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The Parent Pillar

A closer look at the new forward-looking analyst ratings for alternative mutual funds.

Nadia Papagiannis, CFA, 10/24/2012

Morningstar has come a long way since the original Morningstar Rating. Introduced in 1985, the 5-star rating system was designed to quantitatively rank funds on past risk-adjusted performance relative to their peers, on a three-, five-, and 10-year basis. While the Morningstar Ratings are still alive and well, and have shown to be somewhat predictive over time, they paint an incomplete picture for investors attempting to pick the future winners. What happens to a fund if a manager leaves, or if the investment process changes, for example? It's clear that factors other than past performance matter. 

Our forward-looking ratings analyze funds against their peers in five areas, or "pillars": People, Parent, Process, Performance, and Price. Each pillar is rated Negative, Neutral, or Positive. The goal is to find the funds in each category that will outperform relative to their category peers over the next three or more years. We use the same five pillars to rate alternative mutual funds and traditional funds alike, but alternative funds require a unique spin. Here's a deeper dive into our Parent pillar.

Parent
This pillar measures the quality of the fund's advisor and board of directors. Again, we are looking for an alignment of interests between the fund shareholders and the people who control the destiny of a fund. In terms of an advisor, we tend to favor shops in good regulatory standing whose employees are compensated based upon the performance of the funds they manage, rather than the firm's revenue or assets under management. We also like when firms encourage managers to invest in their own funds. In addition, we prefer fund companies that carefully determine their product lineup and launch funds that represent their core strengths rather than the strategy du jour. These characteristics can be found in any type of mutual fund, traditional or alternative. One example of a standout alternative advisor/fund company is TFS capital, which manages TFS Market Neutral TFSMX and TFS Hedged Futures TFSHX. This 100% employee-owned firm requires its principals to invest 50% of their liquid net worth in the funds.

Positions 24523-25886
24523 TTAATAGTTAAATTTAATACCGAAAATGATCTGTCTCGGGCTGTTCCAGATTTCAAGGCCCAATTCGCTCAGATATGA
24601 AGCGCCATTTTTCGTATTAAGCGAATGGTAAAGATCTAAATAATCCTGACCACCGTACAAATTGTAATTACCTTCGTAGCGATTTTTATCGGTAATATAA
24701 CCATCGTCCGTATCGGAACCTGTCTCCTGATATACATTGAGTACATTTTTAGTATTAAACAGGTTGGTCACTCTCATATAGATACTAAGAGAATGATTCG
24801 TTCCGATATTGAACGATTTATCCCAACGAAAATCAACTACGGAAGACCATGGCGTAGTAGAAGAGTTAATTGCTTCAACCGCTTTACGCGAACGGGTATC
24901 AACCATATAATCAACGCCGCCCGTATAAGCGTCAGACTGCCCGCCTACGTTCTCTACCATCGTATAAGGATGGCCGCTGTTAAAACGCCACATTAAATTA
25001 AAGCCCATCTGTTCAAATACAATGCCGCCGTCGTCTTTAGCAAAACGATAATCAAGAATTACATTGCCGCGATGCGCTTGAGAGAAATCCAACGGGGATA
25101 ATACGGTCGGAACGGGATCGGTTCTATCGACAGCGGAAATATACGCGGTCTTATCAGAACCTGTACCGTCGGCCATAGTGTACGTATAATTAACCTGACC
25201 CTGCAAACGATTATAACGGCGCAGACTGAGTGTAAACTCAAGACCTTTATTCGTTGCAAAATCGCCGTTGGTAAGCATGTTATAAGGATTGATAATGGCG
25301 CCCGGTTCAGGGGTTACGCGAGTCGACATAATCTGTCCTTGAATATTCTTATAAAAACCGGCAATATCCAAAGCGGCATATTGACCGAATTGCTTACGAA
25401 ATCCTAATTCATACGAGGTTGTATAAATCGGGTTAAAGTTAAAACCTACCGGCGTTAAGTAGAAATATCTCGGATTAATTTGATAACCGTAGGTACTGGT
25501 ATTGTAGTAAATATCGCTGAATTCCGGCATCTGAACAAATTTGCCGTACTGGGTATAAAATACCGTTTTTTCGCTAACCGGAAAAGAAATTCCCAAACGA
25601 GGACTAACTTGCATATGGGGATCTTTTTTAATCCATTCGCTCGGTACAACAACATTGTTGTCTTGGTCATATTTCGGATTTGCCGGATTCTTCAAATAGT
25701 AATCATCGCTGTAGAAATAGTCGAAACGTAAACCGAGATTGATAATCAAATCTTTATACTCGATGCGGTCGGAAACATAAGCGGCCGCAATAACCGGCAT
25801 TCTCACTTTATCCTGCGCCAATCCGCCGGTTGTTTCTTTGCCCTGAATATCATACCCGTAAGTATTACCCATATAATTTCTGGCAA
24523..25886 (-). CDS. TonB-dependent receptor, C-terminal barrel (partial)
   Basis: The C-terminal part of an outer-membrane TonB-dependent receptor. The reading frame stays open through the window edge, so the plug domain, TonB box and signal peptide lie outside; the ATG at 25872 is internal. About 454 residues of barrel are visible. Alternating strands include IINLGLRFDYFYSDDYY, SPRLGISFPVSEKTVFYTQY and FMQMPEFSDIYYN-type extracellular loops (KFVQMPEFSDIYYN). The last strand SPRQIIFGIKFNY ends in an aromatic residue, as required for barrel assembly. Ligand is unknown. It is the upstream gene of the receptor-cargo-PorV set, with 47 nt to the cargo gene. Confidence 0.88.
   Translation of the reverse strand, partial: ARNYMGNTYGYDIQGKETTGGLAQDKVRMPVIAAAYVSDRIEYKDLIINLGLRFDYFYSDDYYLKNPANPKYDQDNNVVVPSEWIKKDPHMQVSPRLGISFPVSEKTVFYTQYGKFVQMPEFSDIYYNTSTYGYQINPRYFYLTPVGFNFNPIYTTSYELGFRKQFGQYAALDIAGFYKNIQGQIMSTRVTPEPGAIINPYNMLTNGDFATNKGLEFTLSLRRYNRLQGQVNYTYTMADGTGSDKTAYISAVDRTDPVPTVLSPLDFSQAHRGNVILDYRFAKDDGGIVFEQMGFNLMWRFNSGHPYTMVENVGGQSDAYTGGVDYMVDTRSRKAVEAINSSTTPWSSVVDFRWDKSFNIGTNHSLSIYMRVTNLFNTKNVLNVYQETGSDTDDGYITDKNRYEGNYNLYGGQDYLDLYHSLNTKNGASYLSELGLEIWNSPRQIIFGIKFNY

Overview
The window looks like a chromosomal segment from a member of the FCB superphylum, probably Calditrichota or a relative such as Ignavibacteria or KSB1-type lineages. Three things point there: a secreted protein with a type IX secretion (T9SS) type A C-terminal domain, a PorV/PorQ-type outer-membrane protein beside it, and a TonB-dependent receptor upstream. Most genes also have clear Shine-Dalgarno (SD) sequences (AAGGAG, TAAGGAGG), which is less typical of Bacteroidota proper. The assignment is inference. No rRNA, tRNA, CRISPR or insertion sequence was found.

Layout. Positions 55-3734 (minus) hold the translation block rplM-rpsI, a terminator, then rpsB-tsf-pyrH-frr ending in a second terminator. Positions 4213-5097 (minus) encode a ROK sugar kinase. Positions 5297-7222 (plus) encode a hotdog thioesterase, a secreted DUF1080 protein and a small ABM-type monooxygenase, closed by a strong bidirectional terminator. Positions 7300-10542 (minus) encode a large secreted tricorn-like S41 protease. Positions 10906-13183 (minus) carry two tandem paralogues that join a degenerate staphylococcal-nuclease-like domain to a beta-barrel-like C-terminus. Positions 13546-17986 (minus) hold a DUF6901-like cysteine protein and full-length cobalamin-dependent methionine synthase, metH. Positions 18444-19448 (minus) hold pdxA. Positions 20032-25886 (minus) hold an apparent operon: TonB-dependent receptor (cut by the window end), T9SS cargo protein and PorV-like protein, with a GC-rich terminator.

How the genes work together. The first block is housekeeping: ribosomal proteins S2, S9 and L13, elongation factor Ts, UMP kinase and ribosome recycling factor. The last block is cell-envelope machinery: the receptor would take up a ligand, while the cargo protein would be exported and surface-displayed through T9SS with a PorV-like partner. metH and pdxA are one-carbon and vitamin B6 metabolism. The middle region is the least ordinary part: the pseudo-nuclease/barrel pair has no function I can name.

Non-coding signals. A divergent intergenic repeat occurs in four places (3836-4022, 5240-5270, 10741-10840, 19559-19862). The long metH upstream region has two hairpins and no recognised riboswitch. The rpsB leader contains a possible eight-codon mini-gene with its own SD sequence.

An independent, qualified, and vested board of trustees is also the mark of a good parent. The trustees are responsible for keeping fees low and for closing funds nearing capacity, two factors that affect a fund's performance. Alternative funds' "parent" considerations may differ from traditional mutual funds in that many alternative mutual funds are part of series trusts, which incorporate multiple (sometimes well over 50) unrelated funds. Funds that take part in a series trust are much cheaper to launch than funds that set up their own trusts. The downside to series trusts, however, can be that the trustees may not have a vested interest in the funds they oversee. If the trustees are spread thin, are highly paid, and have little or no investment in the funds they oversee, we would lean toward a Negative Parent rating. Northern Lights is one example of a less-than-desirable board structure, with nearly 100 funds under its umbrella (many of them alternative). The total compensation to each of its five trustees (as of Dec. 31, 2011) ranged from $40,000 to $105,000 annually, and not one trustee had an investment in any of the funds.

The table lists the 47 alternative mutual funds we have rated, and their respective Parent pillar ratings. 

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Nadia Papagiannis is an analyst with Morningstar.
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